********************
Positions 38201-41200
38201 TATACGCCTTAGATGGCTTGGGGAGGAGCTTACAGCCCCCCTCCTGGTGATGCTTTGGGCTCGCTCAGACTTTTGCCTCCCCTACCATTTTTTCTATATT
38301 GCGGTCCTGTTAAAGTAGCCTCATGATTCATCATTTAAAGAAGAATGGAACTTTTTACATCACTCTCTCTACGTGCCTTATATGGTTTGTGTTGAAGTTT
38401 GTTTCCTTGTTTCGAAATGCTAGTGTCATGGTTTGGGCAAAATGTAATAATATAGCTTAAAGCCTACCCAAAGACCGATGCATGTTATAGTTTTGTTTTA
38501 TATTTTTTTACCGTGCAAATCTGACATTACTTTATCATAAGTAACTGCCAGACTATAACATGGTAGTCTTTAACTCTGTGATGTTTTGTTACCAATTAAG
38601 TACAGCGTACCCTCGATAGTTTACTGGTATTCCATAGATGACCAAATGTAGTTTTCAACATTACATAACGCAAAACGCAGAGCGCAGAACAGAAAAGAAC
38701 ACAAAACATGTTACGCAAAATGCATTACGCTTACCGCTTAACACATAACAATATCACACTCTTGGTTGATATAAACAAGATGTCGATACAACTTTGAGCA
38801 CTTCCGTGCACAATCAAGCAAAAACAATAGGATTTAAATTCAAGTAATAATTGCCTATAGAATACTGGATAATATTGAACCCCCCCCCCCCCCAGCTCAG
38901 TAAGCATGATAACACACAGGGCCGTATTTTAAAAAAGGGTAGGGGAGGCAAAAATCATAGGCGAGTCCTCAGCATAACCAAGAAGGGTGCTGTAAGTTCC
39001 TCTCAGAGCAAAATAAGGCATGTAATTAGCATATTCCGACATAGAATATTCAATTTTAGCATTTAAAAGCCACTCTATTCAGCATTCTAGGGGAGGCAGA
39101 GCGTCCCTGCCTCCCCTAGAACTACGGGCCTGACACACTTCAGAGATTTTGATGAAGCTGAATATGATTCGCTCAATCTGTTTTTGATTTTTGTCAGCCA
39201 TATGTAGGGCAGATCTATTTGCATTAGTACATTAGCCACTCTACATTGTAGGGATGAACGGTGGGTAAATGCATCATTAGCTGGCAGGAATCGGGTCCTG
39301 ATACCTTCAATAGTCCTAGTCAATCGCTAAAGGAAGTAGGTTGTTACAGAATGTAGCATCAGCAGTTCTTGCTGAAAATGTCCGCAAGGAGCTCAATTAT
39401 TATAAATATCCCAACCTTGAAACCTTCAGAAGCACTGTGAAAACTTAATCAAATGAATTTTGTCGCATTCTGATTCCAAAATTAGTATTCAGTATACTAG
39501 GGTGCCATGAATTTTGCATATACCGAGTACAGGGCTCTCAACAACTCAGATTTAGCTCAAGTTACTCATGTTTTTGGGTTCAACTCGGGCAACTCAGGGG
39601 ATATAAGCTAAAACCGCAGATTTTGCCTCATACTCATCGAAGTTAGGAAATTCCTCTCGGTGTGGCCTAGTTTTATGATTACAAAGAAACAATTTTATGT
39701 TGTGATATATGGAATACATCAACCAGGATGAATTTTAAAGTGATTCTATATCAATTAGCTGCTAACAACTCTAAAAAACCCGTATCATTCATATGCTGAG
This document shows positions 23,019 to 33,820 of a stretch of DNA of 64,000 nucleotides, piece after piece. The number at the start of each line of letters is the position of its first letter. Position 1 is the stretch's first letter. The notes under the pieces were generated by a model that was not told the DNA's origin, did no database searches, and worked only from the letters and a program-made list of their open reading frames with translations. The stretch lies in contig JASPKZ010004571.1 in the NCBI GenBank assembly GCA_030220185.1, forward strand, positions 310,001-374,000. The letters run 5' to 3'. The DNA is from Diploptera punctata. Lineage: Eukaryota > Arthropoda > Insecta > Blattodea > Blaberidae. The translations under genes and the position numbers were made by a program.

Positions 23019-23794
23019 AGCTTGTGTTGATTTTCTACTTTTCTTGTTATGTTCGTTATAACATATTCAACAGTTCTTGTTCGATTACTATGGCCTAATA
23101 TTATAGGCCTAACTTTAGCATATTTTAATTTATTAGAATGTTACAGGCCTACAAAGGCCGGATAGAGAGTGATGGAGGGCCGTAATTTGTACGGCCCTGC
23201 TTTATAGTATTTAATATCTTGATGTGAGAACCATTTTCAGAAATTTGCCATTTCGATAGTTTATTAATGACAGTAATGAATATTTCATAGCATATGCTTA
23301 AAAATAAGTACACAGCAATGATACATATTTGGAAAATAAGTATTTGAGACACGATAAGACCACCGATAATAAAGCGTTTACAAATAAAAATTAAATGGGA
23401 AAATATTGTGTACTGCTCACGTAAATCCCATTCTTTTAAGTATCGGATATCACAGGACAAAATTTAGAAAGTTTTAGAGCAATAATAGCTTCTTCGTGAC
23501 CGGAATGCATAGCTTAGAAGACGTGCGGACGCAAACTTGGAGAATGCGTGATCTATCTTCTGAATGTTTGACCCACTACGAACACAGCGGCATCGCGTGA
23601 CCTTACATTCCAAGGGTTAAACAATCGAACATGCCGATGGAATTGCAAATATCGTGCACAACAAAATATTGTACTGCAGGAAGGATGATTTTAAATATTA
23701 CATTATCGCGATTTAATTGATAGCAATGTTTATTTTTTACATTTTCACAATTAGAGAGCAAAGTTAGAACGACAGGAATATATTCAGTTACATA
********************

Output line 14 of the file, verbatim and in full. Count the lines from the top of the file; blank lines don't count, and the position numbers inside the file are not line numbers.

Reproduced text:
39401 TATAAATATCCCAACCTTGAAACCTTCAGAAGCACTGTGAAAACTTAATCAAATGAATTTTGTCGCATTCTGATTCCAAAATTAGTATTCAGTATACTAG